Picture someone you love (real or ideal). Imagine that person gazing at you lovingly, thinking loving thoughts, and doing… what? How does that lovely person you’re picturing show you love?
According to Gary Chapman, acts of love fall into five categories that he calls love languages:
1. Words (“I think you’re wonderful.”)
2. Quality time (“Let’s have a conversation.”)
3. Acts of service (“Let me do the dishes.”)
4. Gifts (“I got you that thing you like.”)
5. Touch (“I want to hold your hand.”)
Chapman’s theory is that each of us has a primary love language – the acts that tell us loud and clear: I love you.
When you’re plotting a surprise to show your love (whether it’s for your boyfriend of one month or your mother of 38 years), remember that not all surprises will have the same effect on everyone. We haven’t all evolved to be delighted by flowers, chocolates, and Hallmark cards. Well, okay, maybe chocolates.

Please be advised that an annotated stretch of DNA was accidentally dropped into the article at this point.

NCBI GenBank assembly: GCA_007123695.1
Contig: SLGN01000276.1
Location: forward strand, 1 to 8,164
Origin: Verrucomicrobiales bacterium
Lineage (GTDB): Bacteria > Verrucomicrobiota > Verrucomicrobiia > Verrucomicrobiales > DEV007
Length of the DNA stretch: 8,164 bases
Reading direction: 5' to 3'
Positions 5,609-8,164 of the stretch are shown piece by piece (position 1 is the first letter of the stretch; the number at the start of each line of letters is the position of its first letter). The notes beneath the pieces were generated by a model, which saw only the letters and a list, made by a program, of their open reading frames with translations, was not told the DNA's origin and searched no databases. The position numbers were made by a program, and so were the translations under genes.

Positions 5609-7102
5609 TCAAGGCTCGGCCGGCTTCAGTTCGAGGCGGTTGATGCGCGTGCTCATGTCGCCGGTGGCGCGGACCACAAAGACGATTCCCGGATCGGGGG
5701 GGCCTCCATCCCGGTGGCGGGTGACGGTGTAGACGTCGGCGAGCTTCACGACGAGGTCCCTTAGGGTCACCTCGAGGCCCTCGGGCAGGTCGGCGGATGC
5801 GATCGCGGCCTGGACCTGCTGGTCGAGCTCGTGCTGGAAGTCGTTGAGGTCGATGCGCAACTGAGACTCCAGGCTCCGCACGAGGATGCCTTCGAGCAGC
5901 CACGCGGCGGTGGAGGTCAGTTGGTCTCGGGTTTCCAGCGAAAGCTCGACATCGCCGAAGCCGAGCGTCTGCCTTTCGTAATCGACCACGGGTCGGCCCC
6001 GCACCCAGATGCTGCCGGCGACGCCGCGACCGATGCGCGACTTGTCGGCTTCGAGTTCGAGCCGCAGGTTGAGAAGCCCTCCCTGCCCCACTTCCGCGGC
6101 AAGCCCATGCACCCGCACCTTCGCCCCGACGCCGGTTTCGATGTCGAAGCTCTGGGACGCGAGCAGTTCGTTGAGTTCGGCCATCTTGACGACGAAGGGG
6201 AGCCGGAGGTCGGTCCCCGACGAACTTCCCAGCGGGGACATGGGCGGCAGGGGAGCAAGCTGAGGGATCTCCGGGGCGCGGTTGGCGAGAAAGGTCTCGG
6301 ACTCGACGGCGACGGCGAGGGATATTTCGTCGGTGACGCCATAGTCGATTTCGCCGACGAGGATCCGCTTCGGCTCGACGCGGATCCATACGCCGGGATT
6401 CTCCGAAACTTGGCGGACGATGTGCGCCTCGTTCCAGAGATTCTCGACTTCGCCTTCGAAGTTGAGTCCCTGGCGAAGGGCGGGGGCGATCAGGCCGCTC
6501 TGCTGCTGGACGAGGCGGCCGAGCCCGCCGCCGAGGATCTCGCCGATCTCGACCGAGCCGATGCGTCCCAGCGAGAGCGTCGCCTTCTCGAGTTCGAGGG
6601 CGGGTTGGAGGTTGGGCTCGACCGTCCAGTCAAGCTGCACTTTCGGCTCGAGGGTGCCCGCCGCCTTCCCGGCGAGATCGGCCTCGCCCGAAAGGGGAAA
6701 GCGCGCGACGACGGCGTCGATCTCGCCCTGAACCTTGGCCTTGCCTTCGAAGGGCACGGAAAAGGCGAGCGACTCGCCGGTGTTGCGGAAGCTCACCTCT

Before you go shopping for surprise supplies, take another look at the love category list and figure out the ideal surprise language to use. Here are a few ideas for people from each category:
1. Words of affirmation: mail a love letter; scribble a compliment on a post-it note and stick it to the mirror; send a love haiku in a text message
2. Quality time: sign up for a class together (or even a Surprise); build a blanket fort; dust off your board games
3. Acts of service: come home early and make dinner; scrub the tub and prepare a bath; print out a Get Out of Chores Free certificate that the recipient can “cash in” for a day of any household chores performed by you
4. Gifts: keep a list of items your loved one wants; make a collage using colorful leaves; bake cookies or pie (mmm pie)
5. Touch: light some candles and give the best massage of your life; announce a thumb war; rent a hotel room
How do you know which surprise language will work best? Pay attention to your loved one’s requests, complaints, and acts of love. Still not sure where to start? Collect them all!